PROCEEDS OF LIFE INSURANCE REDUCED BY HALF IN 2003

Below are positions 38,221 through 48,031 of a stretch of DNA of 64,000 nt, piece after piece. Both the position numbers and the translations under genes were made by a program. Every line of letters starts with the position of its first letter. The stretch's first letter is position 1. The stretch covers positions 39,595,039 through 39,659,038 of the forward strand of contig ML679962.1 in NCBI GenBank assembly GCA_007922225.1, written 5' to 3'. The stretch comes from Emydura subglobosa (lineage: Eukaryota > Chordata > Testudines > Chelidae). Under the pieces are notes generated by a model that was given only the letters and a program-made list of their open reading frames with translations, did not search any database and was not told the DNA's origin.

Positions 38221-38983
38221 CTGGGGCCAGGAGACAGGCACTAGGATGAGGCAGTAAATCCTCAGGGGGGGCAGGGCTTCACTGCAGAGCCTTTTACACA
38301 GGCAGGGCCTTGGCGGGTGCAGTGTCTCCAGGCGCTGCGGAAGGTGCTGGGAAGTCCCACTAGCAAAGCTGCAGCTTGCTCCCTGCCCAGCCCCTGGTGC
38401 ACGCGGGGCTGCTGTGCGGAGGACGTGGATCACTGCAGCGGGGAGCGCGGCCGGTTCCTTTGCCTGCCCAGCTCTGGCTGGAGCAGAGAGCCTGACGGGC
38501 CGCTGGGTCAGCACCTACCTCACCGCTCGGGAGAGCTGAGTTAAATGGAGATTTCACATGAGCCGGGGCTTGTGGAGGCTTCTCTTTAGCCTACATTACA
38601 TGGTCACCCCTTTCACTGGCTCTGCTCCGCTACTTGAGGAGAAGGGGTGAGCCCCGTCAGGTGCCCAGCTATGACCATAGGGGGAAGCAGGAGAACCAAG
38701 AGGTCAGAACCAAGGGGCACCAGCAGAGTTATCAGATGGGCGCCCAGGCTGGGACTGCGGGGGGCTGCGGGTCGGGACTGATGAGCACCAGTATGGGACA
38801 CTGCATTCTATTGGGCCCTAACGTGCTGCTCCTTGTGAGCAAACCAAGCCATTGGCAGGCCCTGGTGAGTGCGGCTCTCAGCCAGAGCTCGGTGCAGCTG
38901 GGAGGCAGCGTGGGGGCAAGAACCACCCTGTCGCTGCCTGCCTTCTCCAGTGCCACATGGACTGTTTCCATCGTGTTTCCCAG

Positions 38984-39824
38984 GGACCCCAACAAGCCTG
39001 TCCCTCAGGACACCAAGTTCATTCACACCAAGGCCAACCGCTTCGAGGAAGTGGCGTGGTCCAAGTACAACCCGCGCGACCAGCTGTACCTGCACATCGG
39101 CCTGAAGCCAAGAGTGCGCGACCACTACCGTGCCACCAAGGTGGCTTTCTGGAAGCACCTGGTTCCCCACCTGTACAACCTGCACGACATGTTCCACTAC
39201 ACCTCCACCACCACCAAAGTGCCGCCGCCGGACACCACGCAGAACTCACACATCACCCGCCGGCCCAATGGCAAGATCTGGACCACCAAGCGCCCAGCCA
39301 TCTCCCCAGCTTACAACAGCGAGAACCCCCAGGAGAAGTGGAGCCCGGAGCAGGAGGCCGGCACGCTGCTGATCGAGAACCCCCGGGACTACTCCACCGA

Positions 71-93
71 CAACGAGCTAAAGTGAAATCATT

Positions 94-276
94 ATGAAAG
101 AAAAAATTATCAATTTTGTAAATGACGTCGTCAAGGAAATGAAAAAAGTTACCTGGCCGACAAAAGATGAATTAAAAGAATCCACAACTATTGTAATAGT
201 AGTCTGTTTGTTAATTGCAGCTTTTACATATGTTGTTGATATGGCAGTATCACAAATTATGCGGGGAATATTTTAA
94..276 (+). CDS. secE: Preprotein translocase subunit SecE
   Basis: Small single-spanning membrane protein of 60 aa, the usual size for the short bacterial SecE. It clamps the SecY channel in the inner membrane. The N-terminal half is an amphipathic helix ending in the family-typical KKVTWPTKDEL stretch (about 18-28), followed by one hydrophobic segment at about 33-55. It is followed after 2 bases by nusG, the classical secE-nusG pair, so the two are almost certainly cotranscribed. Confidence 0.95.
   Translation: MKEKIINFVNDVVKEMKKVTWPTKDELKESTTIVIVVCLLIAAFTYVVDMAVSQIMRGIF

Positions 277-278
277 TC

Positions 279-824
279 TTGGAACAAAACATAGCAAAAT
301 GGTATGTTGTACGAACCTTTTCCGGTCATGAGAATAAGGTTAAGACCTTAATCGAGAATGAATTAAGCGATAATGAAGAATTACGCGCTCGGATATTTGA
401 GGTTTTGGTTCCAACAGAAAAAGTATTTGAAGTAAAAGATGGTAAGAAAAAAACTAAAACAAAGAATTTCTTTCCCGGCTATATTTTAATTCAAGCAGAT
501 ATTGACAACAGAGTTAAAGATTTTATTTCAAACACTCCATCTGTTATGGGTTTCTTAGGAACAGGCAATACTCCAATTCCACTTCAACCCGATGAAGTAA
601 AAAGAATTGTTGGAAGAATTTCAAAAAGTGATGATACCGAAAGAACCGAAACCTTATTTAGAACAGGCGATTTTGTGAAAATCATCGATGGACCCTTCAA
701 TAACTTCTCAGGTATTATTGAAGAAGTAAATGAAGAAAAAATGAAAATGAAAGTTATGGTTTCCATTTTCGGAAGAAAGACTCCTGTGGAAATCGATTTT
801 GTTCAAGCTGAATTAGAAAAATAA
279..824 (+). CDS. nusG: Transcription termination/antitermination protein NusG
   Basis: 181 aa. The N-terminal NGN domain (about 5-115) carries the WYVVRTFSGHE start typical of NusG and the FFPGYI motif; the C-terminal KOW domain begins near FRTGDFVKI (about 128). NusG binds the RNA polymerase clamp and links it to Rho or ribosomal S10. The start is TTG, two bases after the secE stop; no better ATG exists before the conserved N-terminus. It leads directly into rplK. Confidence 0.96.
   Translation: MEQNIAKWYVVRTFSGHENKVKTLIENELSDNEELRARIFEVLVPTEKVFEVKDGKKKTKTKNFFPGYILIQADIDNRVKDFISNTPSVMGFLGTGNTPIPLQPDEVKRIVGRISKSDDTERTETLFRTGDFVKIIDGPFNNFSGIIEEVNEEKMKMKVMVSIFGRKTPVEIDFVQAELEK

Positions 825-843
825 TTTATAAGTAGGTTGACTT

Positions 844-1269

Life insurance is a peculiar kind of investment which gives a person and his/her family security that in moments of illness, disability or even death, they will get a compensation, protection against poverty, and savings. But despite these advantages, most Bulgarians worry less for their lives than for insuring their cars. Perhaps that is the reason for the still unsatisfactory performance of the life insurance sector in 2003. Proceeds for last year amount to almost 52% of the 2002 revenues. This means that the general drop in life insurance is 48 per cent. But despite the overall unfair trend, three companies report growth as compared to 2002. Proceeds of Allianz Bulgaria Life went up from BGN11,054,000 in 2002 to BGN16,302,000 in 2003, marking a 47% increase year-on-year; the revenues of AIG Life (Bulgaria) rose by 50% within the same period, from BGN6,275,000 to BGN9,437,000, and incomes of Grave Bulgaria increased from BGN3,048,000 to BGN4,030,000 (by 32%). The companies' 2003 rating according to the premium proceeds indicator is as follows: DZI AD which holds 33% of the market retains its leadership; Allianz Bulgaria Life - with a 23% market share - is second; AIG Life (Bulgaria) - with a 13% share - is third; Orel Life - also with a 13% market share - comes next; the companies Bulstrad DSK Life and Grave Bulgaria - each with a 6% share follow; Vitosha Life holds 4%, and Bulgarian Estates-Life holds 2 per cent. Technical reserves (the so-called insurance reserves) are another important indicator for evaluating the insurers. They cover risks such as permanent disability, death cases, temporary disability, etc. In 2003 the eight leaders in the life insurance sector - DZI, Allianz Bulgaria Life, AIG Life (Bulgaria), Orel Life, Bulstrad DSK Life, Grave Bulgaria, Vitosha Life, and Bulgarian Estates-Life - have put aside as reserves a total of BGN107,834,000, which guarantees to their clients security and payment of compensations. For comparison, the eight companies had set aside a total of BGN103,445,000 in reserves in 2002. DZI AD again tops the list with the largest amount of reserves, BGN58,900,000 (or 54% of the aggregate value); Allianz Bulgaria Life is second with BGN23,362,000 (21%), and AIG Life (Bulgaria) is third with BGN9,075,000 (8%). Considerable amounts of reserves, proportional to their operation, were set aside by Orel Life - BGN5,450,000 and Grave Bulgaria - BGN4,414,000.Compensations paid up in the insurance sector are another important indicator. The eight top insurers paid up a total of BGN40,583,000 in compensation last year, or 33% of the amount paid in 2002. DZI AD was the company that paid the largest amount of compensations in 2003 (53% of the aggregate); Orel Life is second with 17%, and Bulgarian Estates-Life is third (with 14% of the entire amount of compensations). The reasons for the shrinkage of life insurance activities are related to the State's general strategy in the branch. In 2002 the tendency in the State's policy was to apply financial schemes for reducing the tax burden on life insurance and the entire amount of natural persons' insurance was acknowledged as expenses, while in 2003 the amount recognized as costs was drastically reduced. Insurance companies claim that the 2002 results were artificially padded for this reason, and the real picture of the life insurance market could be seen in 2003. The half-reduced proceeds indicate that in addition to the grave economic situation of most Bulgarians, there is something wrong with the State's tax policy. Life insurance is still taxable. A 2% tax is charged on the amount of premium proceeds and not on the financial result (i.e. a profit tax) as in the other branches of economy. Tax legislation as a whole also creates problems, although it has been amended in recent years. For example, the people employed under labour contracts can use a tax relief for life insurance only if the payments are made each month, unlike the people with liberal professions who enjoy that preference throughout the year. The Natural Persons Income Taxation Act stipulates that the 10% reduction of the tax basis for the people employed under labour contracts is calculated on the grounds of the monthly salary, while the basis for the others are their annual incomes. Practically, this is a serious problem for most life insurers, because they have calculated only annual or half-annual insurance instalments.Despite the current gloomy picture in the life insurance sector, the managers of these companies believe the branch has a potential for development over the next years, especially after Bulgaria's expected accession to the European Union (EU) in 2007. For comparison, in the end of the 1980s there were 2,000,000 polices for long-term life insurances in Bulgaria, respectively in DZI. Now they are between 70,000 and 100,000 in all life insurance companies. According to forecasts, their number will reach 1,000,000 within a few years. And this is a huge empty niche.